Skip to main content

0800 917 1000 Open weekdays 9am to 5pm

IICSA Independent Inquiry into Child Sexual Abuse

The Internet Investigation Report

E.2: Challenges posed by live streaming

11. Live streaming offences pose unique legal and technical challenges for law enforcement and industry.

Issues

12. The speed and real-time nature of live streaming make it extremely difficult to proactively police interactions between the live streamer and the recipient. The practical effect of this is that it is harder for industry to deploy technology to detect, moderate or prevent live streamed child sexual abuse material. End-to-end encryption exacerbates this problem as it means the content of the communication cannot be accessed by industry or law enforcement.

13. On behalf of the NPCC, Chief Constable Bailey told us:

the emergence of 4G and 5G and live streaming is going to present a greater risk … we know that there is a real problem in the area of the Philippines, and … I would have a real fear that with the emergence of 4G and 5G on the African continent, we are going to end up with a very similar situation”.[1]

14. We also heard evidence that, on occasions, law enforcement has difficulty in obtaining information about the online accounts of individuals suspected of grooming and live streaming. Commander Richard Smith, the professional lead for child safeguarding for the Metropolitan Police Service, told us about the live streaming of two girls aged six and nine who were being groomed to commit sexual acts. A number of offenders were watching and contributing to the grooming. The Metropolitan Police Service asked the service provider to remove the streaming and requested information which would identify the offenders. Commander Smith said that although the content was removed and the offenders’ accounts closed, the service provider:

“refused to provide any information regarding the offenders. While those offenders could no longer use their previous accounts to access the platform, there was nothing to stop them creating new accounts and to continue their previous offending. Without the police having access to data which might lead to the identification of offenders, [the Metropolitan Police Service are] unable to safeguard the children to whom offenders may have access.”[2]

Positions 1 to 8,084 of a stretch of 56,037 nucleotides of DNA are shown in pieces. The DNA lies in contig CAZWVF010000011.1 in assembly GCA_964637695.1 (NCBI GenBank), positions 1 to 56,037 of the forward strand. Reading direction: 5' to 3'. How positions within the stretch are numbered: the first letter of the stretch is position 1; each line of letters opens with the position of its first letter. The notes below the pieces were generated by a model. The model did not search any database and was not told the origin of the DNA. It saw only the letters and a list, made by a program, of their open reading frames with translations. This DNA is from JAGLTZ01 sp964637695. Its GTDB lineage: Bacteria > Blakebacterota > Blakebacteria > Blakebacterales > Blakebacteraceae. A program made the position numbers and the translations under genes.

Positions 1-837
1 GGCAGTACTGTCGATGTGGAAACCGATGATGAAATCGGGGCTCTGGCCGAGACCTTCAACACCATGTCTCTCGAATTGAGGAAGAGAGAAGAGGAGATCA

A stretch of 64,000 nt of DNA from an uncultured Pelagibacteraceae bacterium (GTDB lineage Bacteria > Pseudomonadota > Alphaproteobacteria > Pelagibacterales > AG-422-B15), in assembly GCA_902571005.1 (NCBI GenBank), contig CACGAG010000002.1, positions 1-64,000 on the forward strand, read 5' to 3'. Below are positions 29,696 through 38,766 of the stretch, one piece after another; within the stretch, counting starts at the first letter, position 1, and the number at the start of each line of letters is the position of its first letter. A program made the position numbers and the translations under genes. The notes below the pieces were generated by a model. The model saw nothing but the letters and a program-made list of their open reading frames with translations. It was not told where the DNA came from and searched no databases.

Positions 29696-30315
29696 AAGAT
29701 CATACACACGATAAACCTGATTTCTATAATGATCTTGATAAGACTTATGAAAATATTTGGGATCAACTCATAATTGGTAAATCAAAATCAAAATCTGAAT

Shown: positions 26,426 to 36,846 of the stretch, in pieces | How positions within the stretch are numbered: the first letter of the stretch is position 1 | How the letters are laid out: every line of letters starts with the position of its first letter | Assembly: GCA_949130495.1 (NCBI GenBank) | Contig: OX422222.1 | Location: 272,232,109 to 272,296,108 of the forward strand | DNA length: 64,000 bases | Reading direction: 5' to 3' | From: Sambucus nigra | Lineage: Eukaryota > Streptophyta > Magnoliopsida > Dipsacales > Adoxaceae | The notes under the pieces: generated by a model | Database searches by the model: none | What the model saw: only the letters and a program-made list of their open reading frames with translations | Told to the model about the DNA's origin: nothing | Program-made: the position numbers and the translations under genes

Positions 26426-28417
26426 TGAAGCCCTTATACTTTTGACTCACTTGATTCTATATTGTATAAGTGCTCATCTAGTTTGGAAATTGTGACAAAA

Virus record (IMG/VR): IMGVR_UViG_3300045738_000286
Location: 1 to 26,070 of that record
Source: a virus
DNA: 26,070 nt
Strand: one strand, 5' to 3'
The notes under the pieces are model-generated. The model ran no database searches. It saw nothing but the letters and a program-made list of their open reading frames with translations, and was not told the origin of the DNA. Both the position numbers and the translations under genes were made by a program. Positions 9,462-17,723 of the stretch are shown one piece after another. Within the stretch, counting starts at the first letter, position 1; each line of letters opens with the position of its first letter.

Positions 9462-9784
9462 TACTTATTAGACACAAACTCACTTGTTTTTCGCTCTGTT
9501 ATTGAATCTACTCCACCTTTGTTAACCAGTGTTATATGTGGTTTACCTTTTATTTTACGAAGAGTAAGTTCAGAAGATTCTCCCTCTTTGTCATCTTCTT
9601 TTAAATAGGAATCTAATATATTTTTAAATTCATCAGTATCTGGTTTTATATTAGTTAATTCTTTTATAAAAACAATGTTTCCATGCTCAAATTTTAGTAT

Industry response: detection

15. When asked if Facebook knew the scale of live streaming on its platform, Ms Julie de Bailliencourt, Facebook’s Senior Manager for the Global Operations Team, explained that Facebook:

“don’t tend to look at prevalence of abuse across the content types but, rather, across the platform … whether it is a comment, a video or a photo, rather than specifically looking at live [streaming]”.[3]

She said that Facebook did not encounter “child safety specific streaming … on the platform too often”.[4]

16. Ms de Bailliencourt explained that concerns about the content of a live stream can be reported via Facebook’s reporting tools and that reports can be made as they are happening so that the reporter does not need to wait until the live broadcast is over. Facebook has a team of reviewers available 24 hours a day, seven days a week. She explained that, since late 2017, Facebook has been using machine learning to detect posts and live streams where someone might be expressing suicidal thoughts. When asked if such technology could be adapted to detect child sexual abuse, Ms de Bailliencourt said: